The morning after the gun blazed in Virginia that required another series of headlines to race across the world about how this nation is in need of some sanity when it comes to gun control I can report at least there is a new discussion under way about fixing the problem. I am not under any illusion that anything of substance will occur. If we could not find our moral way forward after the slaughter in Sandy Hook with all those young children shot to hell and laying in pieces on the classroom floor I am not sure what needs to happen to snap the three-thumb crowd into action. But at least this morning we are talking. That is how sad and pathetic this country is when the most we can muster are words over guns.
The dramatic shootings that make the news remind us that guns are not noble instruments of freedom; they are highly dangerous machines that have some legitimate uses and many illegitimate ones. Any rational government would carefully regulate them. Instead, our leaders have declined to fix obvious loopholes in background-check systems, refused to ban wholly unnecessary high-capacity magazines, thwarted efforts to study the effects of having a society saturated with firearms and generally cowered before the lobbying might of a political fringe.
More Americans die in gun homicides and suicides every six months than have died in the last 25 years in every terrorist attack and the wars in Afghanistan and Iraq combined.
■ More Americans have died from guns in the United States since 1968 than on battlefields of all the wars in American history.
■ American children are 14 times as likely to die from guns as children in other developed countries, according to David Hemenway, a Harvard professor and author of an excellent book on firearm safety.
The lesson from the ongoing carnage is not that we need a modern prohibition (that would raise constitutional issues and be impossible politically), but that we should address gun deaths as a public health crisis. To protect the public, we regulate toys and mutual funds, ladders and swimming pools. Shouldn’t we regulate guns as seriously as we regulate toys?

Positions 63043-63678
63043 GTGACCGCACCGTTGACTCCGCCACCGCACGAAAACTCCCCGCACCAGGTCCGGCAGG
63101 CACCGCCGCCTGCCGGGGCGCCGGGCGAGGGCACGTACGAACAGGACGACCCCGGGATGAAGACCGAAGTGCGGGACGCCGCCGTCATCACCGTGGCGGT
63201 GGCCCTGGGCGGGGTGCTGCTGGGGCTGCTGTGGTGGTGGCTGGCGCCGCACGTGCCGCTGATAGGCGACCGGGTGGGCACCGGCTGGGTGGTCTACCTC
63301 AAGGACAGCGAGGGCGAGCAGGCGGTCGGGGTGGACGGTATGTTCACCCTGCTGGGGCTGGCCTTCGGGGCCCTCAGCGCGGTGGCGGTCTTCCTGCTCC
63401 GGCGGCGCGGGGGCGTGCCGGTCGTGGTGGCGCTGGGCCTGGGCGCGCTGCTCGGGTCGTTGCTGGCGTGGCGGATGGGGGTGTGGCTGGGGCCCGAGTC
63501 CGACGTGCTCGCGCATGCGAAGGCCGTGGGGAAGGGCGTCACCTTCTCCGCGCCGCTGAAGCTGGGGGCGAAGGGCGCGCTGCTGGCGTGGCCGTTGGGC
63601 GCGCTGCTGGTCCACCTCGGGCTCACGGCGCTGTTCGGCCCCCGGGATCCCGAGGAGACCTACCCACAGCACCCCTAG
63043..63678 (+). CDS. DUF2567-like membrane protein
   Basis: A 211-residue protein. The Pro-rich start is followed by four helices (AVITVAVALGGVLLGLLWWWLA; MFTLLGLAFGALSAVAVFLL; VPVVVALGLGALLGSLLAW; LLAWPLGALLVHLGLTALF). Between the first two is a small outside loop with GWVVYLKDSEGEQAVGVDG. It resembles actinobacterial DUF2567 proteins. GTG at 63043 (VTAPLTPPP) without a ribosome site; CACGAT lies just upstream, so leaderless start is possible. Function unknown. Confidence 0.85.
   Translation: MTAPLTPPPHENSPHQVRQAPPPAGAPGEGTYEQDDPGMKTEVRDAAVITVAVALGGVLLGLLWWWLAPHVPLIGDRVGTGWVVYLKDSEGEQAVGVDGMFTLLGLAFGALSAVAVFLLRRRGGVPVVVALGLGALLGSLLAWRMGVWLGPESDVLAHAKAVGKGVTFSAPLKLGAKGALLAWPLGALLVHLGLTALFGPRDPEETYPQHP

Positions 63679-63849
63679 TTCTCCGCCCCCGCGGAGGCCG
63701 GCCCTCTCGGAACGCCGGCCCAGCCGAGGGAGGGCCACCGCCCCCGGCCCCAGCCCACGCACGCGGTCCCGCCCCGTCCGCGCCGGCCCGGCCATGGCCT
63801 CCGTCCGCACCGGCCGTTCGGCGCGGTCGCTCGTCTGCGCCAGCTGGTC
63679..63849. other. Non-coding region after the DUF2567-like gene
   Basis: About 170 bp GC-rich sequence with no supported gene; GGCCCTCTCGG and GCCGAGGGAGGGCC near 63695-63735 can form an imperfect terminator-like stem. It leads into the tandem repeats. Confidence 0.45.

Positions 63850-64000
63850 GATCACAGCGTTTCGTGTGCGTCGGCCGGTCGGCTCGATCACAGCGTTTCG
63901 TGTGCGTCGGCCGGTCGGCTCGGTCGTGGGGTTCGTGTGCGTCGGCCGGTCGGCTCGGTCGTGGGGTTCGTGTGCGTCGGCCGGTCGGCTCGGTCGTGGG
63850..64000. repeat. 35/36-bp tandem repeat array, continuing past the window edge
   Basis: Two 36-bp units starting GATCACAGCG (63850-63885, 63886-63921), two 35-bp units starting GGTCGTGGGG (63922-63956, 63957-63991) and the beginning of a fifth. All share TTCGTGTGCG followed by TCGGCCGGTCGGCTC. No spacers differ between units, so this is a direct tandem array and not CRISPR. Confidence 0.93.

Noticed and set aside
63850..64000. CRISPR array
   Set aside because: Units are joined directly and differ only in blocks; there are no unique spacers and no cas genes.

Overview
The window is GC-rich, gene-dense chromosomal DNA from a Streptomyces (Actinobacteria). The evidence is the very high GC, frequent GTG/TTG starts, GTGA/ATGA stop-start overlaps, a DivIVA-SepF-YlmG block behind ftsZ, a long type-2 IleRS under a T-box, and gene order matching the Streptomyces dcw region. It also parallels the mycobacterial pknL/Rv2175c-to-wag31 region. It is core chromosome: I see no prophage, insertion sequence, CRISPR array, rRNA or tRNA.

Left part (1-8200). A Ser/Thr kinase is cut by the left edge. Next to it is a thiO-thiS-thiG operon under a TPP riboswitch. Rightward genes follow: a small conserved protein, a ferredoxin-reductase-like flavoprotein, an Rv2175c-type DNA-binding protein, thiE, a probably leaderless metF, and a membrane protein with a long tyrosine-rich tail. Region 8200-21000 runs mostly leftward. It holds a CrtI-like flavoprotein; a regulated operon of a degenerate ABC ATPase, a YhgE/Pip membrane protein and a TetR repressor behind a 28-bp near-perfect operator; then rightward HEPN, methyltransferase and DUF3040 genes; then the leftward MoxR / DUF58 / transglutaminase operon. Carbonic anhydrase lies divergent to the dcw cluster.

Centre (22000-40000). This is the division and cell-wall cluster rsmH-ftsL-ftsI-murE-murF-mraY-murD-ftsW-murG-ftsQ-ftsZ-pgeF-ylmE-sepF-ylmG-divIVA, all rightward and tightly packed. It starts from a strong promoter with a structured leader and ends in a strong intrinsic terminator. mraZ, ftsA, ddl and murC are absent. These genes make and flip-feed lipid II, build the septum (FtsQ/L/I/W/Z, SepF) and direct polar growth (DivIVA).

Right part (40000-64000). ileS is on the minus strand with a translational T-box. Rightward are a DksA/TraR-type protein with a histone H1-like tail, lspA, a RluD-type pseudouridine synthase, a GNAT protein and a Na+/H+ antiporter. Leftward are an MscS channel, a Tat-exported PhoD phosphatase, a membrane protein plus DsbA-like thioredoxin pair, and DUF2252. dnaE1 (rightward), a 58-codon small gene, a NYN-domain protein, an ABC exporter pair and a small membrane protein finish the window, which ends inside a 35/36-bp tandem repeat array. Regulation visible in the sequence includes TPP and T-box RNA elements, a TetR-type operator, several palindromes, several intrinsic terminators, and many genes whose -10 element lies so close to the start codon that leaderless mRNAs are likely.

We need universal background checks with more rigorous screening, limits on gun purchases to one a month to reduce trafficking, safe storage requirements, serial number markings that are more difficult to obliterate, waiting periods to buy a handgun — and more research on what steps would actually save lives. If the federal government won’t act, states should lead.
Australia is a model. In 1996, after a mass shooting there, the country united behind tougher firearm restrictions. The Journal of Public Health Policy notes that the firearm suicide rate dropped by half in Australia over the next seven years, and the firearm homicide rate was almost halved.
Here in America, we can similarly move from passive horror to take steps to reduce the 92 lives claimed by gun violence in the United States daily. Surely we can regulate guns as seriously as we do cars, ladders and swimming pools.
Many politicians will focus on the gunman’s troubled personality and try to cast this shooting as a summons for better mental health care, certainly not gun control. Yet that ignores a grim reality: the estimated 300 million guns in America owned by a third of the population, far more per capita than any other modern nation. Guns are ubiquitous and easy to acquire, as statehouse politicians, particularly Republicans, genuflect to the gun lobby to weaken, not tighten, gun safety.
We all know no change is likely, for all the social media grotesquerie. The woeful truth underlying this latest shooting is more mundane than alarming. There are too many guns, and too little national will to do anything about them.